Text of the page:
Soeharto came to power in the wake of the 1965 coup attempt in which the top leadership of the Indonesian army was murdered. As the ranking army officer left alive, he gradually restored order, consolidated his position, and moved Sukarno off center stage. In March 1966 he was given authority to exercise the powers of the presidency and the following year he was elected acting president by the MPR. His rule was to last for 32 years, and he became increasingly oppressive with the passage of time.
At the outset of his administration, Soeharto set two priorities: achieving stability and promoting economic development. He brought into office a talented group of U.S.-trained economists and received political advice from various sources, including a Chinese-dominated think tank. Excellent progress was made in straightening out the economic mess inherited from Sukarno (inflation at 600 percent, per capita GDP of $70, and an unpayable foreign debt). Initially his administration was fairly open — certainly more so than that of Sukarno. But within a few years he became concerned that political party maneuvering, press criticism, and friction among various societal groups would interfere with the pace of economic growth.
Increasingly he cracked down on dissent and circled the wagons around an ever smaller group of family members and cronies, and his New Order government stifled expression and demanded uniformity in a society that is far from uniform. Ten parties had contested the 1971 parliamentary elections, the first held under Soeharto’s New Order. This included nine opposition parties left over from the Sukarno days and a new government party called Golkar (the governing party; see discussion below under The Party System). In 1973 Soeharto forced the nine opposition parties to merge into two groups. Four Islamic-based parties were fused into the United Development Party (PPP), and five secular parties were forced into PDI. Golkar remained the government party, and it produced majorities for Soeharto over the next 25 years ranging from 60 to nearly 75 percent. But in actual fact, political parties were largely irrelevant. Even Golkar was kept on a tight leash, and the other two were only symbolic with few real differences in party platforms.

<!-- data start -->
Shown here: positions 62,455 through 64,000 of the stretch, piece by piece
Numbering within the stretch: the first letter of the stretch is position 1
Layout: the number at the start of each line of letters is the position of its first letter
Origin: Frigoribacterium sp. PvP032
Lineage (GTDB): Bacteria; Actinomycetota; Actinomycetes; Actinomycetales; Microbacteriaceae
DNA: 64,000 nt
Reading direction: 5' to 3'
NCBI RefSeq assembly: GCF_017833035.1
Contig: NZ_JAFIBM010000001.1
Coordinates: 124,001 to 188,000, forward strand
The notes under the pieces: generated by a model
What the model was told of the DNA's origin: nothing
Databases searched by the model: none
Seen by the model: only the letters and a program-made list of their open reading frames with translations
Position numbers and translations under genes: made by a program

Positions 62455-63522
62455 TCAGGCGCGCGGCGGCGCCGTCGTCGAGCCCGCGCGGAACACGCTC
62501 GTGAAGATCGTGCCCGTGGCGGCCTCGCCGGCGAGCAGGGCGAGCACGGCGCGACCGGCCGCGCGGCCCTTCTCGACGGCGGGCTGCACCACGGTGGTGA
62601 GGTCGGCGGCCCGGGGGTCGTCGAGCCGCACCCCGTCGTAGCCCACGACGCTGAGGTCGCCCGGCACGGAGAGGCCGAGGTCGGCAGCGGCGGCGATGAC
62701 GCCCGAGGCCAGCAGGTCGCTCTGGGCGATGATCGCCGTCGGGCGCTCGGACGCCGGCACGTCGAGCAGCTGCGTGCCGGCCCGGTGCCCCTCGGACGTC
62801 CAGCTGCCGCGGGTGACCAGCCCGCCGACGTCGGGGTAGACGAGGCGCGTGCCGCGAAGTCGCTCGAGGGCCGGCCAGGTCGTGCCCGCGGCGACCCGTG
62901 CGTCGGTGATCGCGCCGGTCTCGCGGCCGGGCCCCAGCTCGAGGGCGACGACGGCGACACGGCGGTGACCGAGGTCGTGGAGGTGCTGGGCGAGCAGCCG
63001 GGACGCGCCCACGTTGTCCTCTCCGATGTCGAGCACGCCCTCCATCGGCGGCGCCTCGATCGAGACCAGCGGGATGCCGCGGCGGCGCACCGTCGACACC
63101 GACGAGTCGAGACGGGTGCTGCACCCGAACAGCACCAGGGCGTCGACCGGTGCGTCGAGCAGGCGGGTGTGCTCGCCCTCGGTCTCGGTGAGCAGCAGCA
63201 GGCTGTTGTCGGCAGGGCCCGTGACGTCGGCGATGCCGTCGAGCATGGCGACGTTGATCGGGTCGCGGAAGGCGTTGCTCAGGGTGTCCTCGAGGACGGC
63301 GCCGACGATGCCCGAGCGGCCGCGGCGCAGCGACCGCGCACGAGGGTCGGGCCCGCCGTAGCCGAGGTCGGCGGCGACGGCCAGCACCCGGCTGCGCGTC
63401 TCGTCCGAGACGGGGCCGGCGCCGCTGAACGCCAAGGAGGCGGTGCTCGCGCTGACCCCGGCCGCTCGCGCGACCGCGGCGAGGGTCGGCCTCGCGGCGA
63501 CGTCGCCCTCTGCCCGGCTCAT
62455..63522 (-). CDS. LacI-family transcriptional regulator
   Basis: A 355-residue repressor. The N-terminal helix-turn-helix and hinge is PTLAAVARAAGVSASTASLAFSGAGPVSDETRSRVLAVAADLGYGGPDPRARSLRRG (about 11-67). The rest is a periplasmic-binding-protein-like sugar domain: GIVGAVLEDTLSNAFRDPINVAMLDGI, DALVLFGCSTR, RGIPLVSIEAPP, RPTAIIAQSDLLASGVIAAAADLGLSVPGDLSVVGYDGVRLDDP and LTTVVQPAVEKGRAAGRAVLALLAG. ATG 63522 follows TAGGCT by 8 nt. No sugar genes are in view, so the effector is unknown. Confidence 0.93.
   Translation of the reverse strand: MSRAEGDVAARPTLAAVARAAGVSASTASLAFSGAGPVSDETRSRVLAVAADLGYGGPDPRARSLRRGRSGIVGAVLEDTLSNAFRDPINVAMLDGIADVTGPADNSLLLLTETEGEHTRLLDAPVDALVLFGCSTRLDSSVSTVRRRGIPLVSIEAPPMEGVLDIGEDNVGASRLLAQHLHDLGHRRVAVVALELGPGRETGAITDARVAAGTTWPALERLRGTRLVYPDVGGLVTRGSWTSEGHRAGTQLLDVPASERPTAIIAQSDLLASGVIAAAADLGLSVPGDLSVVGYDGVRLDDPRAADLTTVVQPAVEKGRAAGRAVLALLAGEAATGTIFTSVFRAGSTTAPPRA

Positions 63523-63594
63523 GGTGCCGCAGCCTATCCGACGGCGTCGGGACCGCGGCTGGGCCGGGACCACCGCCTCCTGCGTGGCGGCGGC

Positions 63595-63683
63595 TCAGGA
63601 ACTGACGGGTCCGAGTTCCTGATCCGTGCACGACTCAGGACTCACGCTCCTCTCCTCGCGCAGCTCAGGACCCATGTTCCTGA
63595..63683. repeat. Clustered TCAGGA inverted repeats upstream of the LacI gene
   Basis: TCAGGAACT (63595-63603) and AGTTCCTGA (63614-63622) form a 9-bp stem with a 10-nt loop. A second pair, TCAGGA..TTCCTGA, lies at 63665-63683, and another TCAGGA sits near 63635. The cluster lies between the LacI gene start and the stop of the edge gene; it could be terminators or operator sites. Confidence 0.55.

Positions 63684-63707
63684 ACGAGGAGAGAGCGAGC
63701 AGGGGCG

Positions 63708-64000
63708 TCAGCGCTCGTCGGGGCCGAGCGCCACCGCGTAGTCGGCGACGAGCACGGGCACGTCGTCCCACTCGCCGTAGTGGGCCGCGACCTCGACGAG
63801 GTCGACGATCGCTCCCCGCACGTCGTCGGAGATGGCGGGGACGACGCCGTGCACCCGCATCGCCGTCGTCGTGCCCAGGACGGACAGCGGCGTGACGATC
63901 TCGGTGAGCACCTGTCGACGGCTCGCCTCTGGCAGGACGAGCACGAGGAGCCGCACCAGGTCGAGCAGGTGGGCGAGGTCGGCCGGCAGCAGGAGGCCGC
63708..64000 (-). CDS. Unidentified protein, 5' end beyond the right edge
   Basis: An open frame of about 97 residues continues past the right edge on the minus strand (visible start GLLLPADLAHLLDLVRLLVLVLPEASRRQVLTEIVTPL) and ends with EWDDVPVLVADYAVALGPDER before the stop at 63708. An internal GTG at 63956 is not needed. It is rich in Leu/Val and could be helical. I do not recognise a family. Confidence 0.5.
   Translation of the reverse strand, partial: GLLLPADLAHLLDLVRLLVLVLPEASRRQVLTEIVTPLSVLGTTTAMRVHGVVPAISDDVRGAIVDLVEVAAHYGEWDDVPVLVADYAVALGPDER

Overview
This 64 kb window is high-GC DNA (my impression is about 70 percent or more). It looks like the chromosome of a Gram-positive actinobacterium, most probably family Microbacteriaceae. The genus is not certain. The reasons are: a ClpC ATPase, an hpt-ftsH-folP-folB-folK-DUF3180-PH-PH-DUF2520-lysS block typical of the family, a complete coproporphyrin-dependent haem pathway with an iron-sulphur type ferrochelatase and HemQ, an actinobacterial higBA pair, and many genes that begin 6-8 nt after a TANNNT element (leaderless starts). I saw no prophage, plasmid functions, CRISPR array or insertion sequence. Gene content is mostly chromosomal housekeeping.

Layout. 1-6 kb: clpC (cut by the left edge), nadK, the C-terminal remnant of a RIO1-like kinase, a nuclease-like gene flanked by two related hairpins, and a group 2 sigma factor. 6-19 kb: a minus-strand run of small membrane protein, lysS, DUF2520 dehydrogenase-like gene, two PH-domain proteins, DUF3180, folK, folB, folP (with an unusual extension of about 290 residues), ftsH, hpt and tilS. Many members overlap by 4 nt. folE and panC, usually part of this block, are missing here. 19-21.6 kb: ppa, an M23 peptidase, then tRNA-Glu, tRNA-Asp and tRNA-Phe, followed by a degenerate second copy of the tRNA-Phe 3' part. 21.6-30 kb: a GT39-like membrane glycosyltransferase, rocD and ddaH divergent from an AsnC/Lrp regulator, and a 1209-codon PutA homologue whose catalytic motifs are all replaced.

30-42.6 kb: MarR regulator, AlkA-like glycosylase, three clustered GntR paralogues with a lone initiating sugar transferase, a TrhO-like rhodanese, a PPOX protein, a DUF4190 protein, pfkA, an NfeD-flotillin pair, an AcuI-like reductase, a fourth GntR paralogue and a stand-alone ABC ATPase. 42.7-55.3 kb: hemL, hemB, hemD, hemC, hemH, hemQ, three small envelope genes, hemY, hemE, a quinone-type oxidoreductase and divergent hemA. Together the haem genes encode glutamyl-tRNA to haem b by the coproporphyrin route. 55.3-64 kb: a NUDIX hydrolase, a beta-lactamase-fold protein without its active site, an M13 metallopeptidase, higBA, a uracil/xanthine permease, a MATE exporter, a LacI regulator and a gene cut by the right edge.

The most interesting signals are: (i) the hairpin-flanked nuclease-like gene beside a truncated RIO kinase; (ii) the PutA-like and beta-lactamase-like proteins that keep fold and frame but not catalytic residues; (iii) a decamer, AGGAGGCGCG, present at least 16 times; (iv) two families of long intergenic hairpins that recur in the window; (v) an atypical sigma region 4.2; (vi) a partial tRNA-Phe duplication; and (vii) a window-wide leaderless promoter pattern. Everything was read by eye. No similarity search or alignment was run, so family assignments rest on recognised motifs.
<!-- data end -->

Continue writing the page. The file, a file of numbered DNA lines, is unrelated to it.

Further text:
Soeharto’s suppression of expression and dissent was accepted during most of the New Order in the face of impressive economic growth and improvements in living standards. But by the 1990s people were becoming disillusioned with Soeharto and tired of the state’s growing oppression. Such a role by the government may have been accepted by a largely rural, poorly educated population, but after 30 years of economic growth Indonesian society was more urban, better educated, and more sophisticated. According to the 1990 census, over 50 million people lived in urban areas. The growth of an educated professional class led to demands for more “openness,” and this became the buzzword in political discussion.
Indonesians became increasingly outspoken against concentration of power at the top and about the business activities of the Soeharto children, who, in the view of many, acted like members of an imperial family. And Soeharto himself gave evidence that he had changed–he no longer had his deft touch in dealing with real or imagined rivals. His brutal removal of Megawati as head of PDI in 1996 and granting one of his sons a monopoly in producing Indonesia’s “national car” (a car that was actually made in South Korea) turned off many more of those who had stuck with him up to that point because he produced results on the economic front. The 1997 financial crisis, which hit Indonesia harder than any other Asian country, sealed his fate, and he was forced by student agitation, popular pressure, and defections among his senior cabinet members to resign on May 21, 1998.